2. I don’t hang out in my car anymore. This was cool when at high school (‘Hey, I got the car tonight, let’s hang out somewhere we would never want to go to if it wasn’t for the new-found mobility!’), but now me and my friends are affluent enough to meet at a bar, and we are organized enough that we could meet at a third place for, say, a BBQ or a picnic. Getting there may involve a car, of course.

    1. I second that, but I would be more open for hanging out at drive-ins in the US, with its drive-in-history and existing infrastructure. In Europe, youths hanging out at and with their cars are often identified as troublemakers and slackers – certainly a harsh and injust stereotype, but if you keep looking, you’ll get prejudice confirmed at times. In fact, much of why urban youth are trying so hard to distance themselves from cars, might be associated to this bit of car culture. In Norway, they’re sinply called “rånere”, hanging out in parking lots and driving up and down the streets all night.
      http://gfx.dagbladet.no/labrador/209/209890/20989066/jpg/active/978×409.jpg

      1. What is special about Norway is the absence of villages: either you live in a town, or all by yourself. Consequently, the countryside “raiders” meet up at a place that is easy to reach, offers cheap and undigestable food, and is open for the larger bit of the evening – totally understandable . Certainly, city people look down on cars carrying high beam racks in front of the Volvo badge, as this is not necessary in a proper city.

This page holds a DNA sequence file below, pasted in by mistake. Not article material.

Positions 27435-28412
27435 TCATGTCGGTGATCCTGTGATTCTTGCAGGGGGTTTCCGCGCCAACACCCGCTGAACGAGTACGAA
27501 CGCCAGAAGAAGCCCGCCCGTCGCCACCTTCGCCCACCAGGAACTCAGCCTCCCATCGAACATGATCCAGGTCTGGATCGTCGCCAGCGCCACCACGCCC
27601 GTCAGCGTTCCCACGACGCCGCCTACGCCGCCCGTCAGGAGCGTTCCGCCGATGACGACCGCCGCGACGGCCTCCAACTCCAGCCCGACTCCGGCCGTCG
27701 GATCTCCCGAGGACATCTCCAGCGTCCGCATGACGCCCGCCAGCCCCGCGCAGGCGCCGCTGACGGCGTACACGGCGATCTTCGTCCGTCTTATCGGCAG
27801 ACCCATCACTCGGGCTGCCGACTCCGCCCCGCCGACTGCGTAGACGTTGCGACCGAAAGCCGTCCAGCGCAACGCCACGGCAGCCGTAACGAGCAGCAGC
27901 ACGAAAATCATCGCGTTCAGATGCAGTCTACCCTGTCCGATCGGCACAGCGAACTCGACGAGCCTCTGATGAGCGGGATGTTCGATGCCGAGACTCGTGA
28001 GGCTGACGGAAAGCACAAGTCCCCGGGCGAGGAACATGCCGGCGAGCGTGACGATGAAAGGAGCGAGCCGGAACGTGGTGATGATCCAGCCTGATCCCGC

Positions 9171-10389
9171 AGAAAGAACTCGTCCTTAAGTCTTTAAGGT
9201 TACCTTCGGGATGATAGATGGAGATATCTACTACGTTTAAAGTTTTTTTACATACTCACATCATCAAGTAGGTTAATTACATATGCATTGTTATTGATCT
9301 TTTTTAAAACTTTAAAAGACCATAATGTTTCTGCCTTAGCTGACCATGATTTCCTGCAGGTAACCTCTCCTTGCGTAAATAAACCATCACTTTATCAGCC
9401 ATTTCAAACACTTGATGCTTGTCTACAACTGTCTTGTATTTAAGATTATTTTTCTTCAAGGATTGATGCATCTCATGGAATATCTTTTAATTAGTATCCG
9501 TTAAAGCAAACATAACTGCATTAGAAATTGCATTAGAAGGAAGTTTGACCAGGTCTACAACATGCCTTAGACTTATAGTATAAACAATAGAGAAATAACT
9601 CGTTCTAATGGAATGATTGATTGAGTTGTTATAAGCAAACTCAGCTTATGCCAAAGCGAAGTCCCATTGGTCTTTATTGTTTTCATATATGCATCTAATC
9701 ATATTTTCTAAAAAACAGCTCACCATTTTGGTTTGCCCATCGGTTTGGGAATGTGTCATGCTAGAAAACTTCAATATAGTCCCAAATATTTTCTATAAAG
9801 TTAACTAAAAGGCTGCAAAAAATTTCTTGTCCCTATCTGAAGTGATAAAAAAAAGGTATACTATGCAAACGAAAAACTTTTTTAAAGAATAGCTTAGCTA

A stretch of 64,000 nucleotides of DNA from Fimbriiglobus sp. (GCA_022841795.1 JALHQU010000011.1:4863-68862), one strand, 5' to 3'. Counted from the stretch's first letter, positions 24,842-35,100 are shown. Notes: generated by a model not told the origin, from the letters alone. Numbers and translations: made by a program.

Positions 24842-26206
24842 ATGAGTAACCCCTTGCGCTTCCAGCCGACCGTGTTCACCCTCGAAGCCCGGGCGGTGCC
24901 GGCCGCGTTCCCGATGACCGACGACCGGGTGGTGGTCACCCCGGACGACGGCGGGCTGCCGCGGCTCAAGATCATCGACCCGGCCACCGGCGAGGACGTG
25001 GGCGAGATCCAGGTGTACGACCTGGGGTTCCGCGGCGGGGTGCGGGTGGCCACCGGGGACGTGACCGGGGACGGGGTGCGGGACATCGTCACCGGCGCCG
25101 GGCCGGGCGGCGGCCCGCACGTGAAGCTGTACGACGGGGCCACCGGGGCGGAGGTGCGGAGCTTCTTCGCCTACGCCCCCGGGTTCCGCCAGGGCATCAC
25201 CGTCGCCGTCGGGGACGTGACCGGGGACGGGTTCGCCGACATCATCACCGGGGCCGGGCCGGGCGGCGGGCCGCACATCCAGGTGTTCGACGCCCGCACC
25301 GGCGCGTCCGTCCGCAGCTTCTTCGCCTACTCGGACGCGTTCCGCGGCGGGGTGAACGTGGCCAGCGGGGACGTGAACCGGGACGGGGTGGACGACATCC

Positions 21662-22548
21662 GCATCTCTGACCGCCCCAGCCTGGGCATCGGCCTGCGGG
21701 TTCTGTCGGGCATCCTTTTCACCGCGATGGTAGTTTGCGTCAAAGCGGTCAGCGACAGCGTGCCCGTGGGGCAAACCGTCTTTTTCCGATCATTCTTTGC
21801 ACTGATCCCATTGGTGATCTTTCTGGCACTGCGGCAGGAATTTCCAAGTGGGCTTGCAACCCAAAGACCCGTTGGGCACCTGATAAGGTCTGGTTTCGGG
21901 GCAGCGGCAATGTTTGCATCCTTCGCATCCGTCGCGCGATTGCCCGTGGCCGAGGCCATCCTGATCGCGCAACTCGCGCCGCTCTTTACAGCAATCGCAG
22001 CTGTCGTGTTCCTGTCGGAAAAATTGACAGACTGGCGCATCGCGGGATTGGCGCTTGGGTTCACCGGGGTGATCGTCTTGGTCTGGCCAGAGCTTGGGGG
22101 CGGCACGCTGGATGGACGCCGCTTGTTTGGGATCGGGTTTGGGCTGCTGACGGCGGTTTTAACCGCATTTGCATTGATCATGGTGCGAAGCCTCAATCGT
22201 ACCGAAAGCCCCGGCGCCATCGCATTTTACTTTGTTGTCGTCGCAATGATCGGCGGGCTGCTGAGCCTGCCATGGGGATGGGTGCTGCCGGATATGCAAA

http://i296.photobucket.com/albums/mm192/todleif/IMG_0692.jpg

        1. See, those city folk are just wrong – and unprepared! because how else would you be able to cook your fresh roadkill without those giant heaters on the front??

      2. And such vandalism! How else would a Brick end up painted pink, other than by troubled youths with time to kill?
        /shakes fist at kids on lawn, looks fondly at old, non-pink 244DL in driveway.

  3. I sort of long for a time when drive-in restaurants were a thing. Meeting up at the Dog ‘N Suds was a thing when I was in high school, but even then (in the mid ’90s) it was seen as a novelty. A throw back to a simpler time.
    I kind of like Sonic because it tries to bring some of that feeling back without being too panderingly retro. (It’s also one of the most consistent places to get a passable Chicago-style hot dog outside of Greater Chicagoland)
    Sonic isn’t really set up well as a meeting place, though. A regular parking lot serves that purpose better.

  4. I would hang out at a drive-in. Because it would mean I’m not hanging out in my living room. New father problems and all.